About USC Gould
USC Gould is a top-ranked law school with a 115-year history and reputation for academic excellence. We are located on the beautiful 228-acre USC University Park Campus, just south of downtown Los Angeles.
Learn about our rigorous and interdisciplinary curriculum, our invaluable experiential learning opportunities, and the breadth and depth of our specialized areas of concentration and certificate offerings.
- Student Life
Participate in an unparalleled learning experience with diversity of people and thought. Get involved in the law school community and participate in activities that enhance your studies.
We work closely with students, graduates and employers to support successful career goals and outcomes. Our overall placement rate is consistently strong, with 94 percent of our JD class employed within 10 months after graduation.
Our faculty is distinguished for its scholarship, as well as for its commitment to teaching. Our 12:1 student-to-faculty ratio creates an intimate and collegial learning environment.
- Alumni and Giving
Alumni and Giving
The global Trojan network of more than 10,000 law alumni and donors include recognized leaders in numerous fields who are deeply committed to supporting student and law school success.
- FACULTY DIRECTORY
- LECTURERS IN LAW DIRECTORY
- EXPERTS DIRECTORY
- FACULTY IN THE NEWS
- SCHOLARSHIP AND PUBLICATIONS
- DISTINCTIONS AND AWARDS
- + CENTERS
- CENTER FOR LAW AND PHILOSOPHY (CLP)
- CENTER FOR LAW AND SOCIAL SCIENCE (CLASS)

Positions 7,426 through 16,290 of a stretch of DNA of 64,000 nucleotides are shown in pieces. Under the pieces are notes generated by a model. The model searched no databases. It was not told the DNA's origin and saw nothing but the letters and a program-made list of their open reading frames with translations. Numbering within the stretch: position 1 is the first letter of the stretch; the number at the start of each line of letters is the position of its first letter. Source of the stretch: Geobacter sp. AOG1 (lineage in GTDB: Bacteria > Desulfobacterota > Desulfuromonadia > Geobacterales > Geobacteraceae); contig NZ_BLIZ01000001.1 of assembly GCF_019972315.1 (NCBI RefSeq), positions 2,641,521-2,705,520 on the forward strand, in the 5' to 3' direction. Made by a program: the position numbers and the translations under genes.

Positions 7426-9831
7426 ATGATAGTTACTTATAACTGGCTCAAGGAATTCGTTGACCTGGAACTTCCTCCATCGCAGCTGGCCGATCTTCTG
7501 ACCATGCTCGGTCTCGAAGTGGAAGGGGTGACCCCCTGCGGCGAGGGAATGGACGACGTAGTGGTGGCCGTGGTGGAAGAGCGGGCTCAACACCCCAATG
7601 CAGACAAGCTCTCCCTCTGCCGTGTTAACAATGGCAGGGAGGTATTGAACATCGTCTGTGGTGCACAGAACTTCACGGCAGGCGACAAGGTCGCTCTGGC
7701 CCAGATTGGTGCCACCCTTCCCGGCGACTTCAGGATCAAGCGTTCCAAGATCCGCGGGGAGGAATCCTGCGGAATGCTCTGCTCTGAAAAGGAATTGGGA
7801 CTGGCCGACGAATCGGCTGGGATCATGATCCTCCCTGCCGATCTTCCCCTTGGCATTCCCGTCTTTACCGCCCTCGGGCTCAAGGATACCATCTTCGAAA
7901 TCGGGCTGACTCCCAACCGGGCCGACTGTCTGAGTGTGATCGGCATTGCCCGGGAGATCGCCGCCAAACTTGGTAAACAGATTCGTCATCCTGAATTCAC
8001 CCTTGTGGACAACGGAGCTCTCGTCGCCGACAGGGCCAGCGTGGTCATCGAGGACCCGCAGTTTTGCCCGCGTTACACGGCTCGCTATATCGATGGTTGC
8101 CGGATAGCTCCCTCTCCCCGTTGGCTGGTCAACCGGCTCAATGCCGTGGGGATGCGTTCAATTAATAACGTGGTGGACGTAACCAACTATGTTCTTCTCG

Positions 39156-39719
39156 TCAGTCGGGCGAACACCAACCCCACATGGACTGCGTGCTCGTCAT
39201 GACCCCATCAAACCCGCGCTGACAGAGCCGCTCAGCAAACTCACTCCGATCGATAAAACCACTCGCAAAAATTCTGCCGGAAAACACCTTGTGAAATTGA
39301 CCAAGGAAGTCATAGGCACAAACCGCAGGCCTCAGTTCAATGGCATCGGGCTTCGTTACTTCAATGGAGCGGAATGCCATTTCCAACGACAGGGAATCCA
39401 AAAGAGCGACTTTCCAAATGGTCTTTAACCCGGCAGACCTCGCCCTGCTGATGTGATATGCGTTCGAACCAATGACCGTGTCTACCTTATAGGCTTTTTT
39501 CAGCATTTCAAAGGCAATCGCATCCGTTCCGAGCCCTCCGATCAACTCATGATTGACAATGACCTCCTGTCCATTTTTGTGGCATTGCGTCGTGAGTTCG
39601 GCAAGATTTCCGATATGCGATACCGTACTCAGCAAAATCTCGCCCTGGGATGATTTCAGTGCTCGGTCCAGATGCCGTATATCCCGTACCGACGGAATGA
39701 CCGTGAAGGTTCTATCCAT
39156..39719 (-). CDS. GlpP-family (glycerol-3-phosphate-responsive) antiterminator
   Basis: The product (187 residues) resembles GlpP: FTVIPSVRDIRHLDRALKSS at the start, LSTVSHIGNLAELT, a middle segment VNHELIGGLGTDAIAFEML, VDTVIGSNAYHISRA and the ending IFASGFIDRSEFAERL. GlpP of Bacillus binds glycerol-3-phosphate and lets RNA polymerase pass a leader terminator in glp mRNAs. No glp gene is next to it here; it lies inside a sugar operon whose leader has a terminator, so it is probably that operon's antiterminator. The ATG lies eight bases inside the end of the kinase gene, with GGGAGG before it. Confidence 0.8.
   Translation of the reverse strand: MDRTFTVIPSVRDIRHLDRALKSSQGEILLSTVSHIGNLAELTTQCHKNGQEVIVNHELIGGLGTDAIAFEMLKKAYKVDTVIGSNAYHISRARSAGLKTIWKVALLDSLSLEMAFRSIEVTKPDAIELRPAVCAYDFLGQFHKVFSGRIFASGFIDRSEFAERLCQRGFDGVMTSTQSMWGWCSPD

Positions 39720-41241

- CENTER FOR LAW, HISTORY AND CULTURE (CLHC)
- CENTER FOR TRANSNATIONAL LAW AND BUSINESS (CTLB)
- INITIATIVE AND REFERENDUM INSTITUTE (IRI)
- PACIFIC CENTER FOR HEALTH POLICY AND ETHICS
- SAKS INSTITUTE FOR MENTAL HEALTH LAW, POLICY, AND ETHICS
- WORKSHOPS AND CONFERENCES
Lecturer in LawEmail: firstname.lastname@example.org
699 Exposition Blvd. Los Angeles, CA 90089-0074 USA
Last Updated: August 16, 2018
Valerie Uribe works remotely for the University of California, San Francisco where she manages and negotiates a wide variety of business contracts and grants with U.S. and international companies. While at UC, she has developed strategic, creative solutions for the various stakeholders of an agreement. For problematic agreements, she advises doctors and department personnel of the business and legal risks of accepting such terms. Additionally, Uribe created and spearheaded the communication and partnership workshops for on-boarding new employees, and has mentored colleagues on how to thrive in a deadline driven, fast-paced environment.
Prior to working at UCSF, Uribe worked at a firm in Los Angeles with her primary focus on drafting numerous estate planning documents and court petitions to achieve clients’ goals. She also structured various real estate contracts. Additionally, Uribe formulated contract templates to boost efficiency in the firm.
Uribe earned her BA in Liberal Studies with an emphasis in Teaching from California State University Northridge, graduating summa cum laude. She then earned her JD from Loyola University Chicago School of Law, where she was a public interest fellow and a member of the Phillip C. Jessup International Moot Court team. During her time at Loyola, Uribe received various awards for public interest, leadership and service, and advocacy.
After law school, Uribe moved to San Francisco where she served for the prominent Bar Association of San Francisco. She served on the Barrister’s Board of Directors from 2014-2015 and held the roles of co-diversity director from 2014-2016 and Barristers Club president in 2015. While on the board she launched efforts to increase diversity, initiated and materialized a boot camp program for new attorneys, and wrote several articles for San Francisco Attorney magazine.
Sam Erman wrote an op-ed, "Devastation Without Representation in Puerto Rico," posted to The Los Angeles Times on September 20, 2018.
"Principles of Risk Imposition and the Priority of Avoiding Harm," Revus [Online] (2018).
Jody David Armour
"Where Bias Lives in the Criminal Law and its Processes: How Judges and Jurors Socially Construct Black Criminals," American Journal of Criminal Law 45 (2018): 203.